To preserve our beaches, North Carolina must rethink coastal real estate policies
An opinion piece on coastal development regulations.
Like many Carolinians, the ocean is in my blood. Nothing delights me more than spending a day on the sand hunting for shells, on a board out in the churning waves or in a boat exploring twisting tidal creeks, emerald green with spartina grass.
I’m not a climate scientist or geologist, but you don’t need extensive technical training to notice that things are rapidly changing on the North Carolina and South Carolina barrier islands. The high tides are getting higher. Coastal storms are getting stronger and lasting longer. Onshore flooding is becoming commonplace. And the beachfronts themselves are noticeably shifting and taking down buildings as they go.
Although the geographic changes we observe on our beaches can be concerning, they are signs of natural geological processes at the heart of our islands. By their very nature, barrier islands migrate.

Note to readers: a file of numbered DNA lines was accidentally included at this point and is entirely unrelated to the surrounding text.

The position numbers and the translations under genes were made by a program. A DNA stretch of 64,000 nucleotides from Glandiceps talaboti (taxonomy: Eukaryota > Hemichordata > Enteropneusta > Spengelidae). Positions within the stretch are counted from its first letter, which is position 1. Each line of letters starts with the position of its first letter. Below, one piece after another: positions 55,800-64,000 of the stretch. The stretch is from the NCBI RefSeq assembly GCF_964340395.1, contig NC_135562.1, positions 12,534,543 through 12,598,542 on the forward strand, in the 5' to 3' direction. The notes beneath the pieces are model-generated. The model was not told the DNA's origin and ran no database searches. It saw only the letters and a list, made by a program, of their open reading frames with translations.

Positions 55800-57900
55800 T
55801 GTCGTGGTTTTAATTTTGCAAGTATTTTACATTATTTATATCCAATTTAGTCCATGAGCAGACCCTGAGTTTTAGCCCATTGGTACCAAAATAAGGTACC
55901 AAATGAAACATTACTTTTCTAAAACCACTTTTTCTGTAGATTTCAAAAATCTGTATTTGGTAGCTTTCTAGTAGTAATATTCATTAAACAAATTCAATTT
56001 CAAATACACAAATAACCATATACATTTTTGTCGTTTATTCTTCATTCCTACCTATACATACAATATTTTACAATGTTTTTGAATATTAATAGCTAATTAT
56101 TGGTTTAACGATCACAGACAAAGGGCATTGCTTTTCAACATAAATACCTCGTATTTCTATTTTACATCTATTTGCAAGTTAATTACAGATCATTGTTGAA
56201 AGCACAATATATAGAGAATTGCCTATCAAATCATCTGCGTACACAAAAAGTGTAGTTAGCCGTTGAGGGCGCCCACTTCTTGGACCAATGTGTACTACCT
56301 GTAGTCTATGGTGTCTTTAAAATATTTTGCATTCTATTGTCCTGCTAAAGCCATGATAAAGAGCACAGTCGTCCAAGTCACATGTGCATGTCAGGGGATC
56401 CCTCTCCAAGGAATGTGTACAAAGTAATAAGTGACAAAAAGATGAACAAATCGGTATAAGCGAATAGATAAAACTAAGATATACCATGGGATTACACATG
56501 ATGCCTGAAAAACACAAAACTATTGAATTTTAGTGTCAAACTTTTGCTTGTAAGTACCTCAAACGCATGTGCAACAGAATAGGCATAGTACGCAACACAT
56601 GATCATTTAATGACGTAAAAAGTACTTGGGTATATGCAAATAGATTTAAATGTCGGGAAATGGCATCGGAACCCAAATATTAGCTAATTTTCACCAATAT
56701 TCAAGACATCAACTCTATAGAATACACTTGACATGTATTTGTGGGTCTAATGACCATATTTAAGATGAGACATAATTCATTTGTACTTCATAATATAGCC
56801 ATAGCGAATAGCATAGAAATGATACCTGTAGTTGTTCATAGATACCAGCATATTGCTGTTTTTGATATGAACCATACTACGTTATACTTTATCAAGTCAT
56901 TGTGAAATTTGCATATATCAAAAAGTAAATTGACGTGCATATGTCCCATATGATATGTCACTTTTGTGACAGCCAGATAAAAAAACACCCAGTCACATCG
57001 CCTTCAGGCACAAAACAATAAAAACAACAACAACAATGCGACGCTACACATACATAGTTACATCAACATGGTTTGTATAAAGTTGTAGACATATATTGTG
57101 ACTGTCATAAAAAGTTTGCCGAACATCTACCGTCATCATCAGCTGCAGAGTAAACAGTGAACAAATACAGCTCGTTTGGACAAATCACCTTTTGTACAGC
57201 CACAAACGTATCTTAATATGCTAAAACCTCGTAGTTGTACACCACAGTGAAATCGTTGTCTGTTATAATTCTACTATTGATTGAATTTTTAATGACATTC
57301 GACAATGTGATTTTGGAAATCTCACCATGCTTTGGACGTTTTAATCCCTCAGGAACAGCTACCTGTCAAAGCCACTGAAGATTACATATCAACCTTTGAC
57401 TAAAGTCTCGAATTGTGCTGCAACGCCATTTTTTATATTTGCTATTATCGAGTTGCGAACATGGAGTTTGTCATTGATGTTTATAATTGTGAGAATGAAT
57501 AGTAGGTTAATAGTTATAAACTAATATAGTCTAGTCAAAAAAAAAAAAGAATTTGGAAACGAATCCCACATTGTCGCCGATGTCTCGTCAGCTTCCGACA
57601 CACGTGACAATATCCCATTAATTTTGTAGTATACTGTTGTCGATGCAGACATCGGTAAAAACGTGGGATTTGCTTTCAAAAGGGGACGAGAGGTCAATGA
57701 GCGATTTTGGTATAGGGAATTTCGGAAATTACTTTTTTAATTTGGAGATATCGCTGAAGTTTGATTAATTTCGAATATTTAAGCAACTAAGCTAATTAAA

This migration is best conceptualized on a geologic time scale. With their expansive beachfront “boneyards” of dead trees, Bulls Island and Capers Island in South Carolina give testament to our shifting shorelines, as do the black shells commonly found on our beaches. These artifacts gained their hue following burial in the dark sediment of salt marshes on the mainland side of the islands. As the oceanfront of these islands erode and migrate back toward the mainland, these ancient buried sediments become exposed on the ocean side of the island. Read full article.